Silent majority

From Wikipedia, the free encyclopedia
Jump to navigation Jump to search

A silent majority is a large group of people who support something, but choose not to express their opinions publicly.

This term was made popular by US President Richard Nixon in a speech he gave on November 3 1969, about the Vietnam War.[1] Nixon said "And so tonight, to you, the great silent majority of my fellow Americans; I ask for your support."[1] The opposite of the silent majority were a noisy minority, a small group of people, who Nixon said tried to get their way by holding demonstrations in the streets.[2]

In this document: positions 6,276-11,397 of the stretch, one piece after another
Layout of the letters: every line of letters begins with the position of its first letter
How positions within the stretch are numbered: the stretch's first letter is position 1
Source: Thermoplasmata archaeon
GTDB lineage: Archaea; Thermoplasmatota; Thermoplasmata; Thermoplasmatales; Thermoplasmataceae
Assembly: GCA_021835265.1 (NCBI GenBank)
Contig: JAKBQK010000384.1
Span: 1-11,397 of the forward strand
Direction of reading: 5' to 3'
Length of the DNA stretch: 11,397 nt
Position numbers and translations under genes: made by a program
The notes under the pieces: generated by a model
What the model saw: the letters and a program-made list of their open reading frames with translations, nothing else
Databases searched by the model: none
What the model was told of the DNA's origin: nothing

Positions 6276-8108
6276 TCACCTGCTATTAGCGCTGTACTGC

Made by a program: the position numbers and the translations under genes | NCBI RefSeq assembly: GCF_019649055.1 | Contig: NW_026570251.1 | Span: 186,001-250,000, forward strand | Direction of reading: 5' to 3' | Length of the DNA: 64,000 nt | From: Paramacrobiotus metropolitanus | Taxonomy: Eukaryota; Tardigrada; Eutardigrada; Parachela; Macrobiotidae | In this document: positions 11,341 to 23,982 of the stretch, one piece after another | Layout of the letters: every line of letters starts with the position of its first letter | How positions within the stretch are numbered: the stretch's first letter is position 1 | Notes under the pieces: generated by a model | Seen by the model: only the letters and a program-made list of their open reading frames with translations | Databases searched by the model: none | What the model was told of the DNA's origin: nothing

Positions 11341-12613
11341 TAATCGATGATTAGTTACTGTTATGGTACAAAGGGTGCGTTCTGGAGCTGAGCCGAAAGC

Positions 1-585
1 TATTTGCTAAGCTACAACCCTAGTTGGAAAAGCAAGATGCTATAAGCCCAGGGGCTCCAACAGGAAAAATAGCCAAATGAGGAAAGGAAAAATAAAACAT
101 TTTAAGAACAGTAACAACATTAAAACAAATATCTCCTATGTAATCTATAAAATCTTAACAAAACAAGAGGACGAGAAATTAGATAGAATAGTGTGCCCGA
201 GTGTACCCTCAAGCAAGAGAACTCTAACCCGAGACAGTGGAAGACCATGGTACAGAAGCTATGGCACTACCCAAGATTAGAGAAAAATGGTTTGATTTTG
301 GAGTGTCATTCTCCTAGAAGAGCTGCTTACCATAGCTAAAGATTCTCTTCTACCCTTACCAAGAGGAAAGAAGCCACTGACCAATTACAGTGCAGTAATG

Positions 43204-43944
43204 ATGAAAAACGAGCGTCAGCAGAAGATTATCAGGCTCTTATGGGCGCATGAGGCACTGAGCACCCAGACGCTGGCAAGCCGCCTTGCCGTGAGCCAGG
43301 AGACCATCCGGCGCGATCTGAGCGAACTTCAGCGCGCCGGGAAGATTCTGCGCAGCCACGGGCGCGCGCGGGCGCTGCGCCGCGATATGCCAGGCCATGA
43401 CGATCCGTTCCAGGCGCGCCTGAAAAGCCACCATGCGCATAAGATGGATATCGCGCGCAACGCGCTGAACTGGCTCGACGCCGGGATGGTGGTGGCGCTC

Examples[change | change source]

Nazi Germany[change | change source]

During WWII many German citizens claimed they had no idea of what was happening with the concentration camps. However many citizens felt opposed but did not stand up and fight them.

Other websites[change | change source]

References[change | change source]

  1. 1.0 1.1 "Nixon's 'Silent Majority' Speech [November 3, 1969]". Retrieved March 27, 2010.
  2. "President Richard Nixon's "Silent Majority" Speech, November 1969". Retrieved March 27, 2010.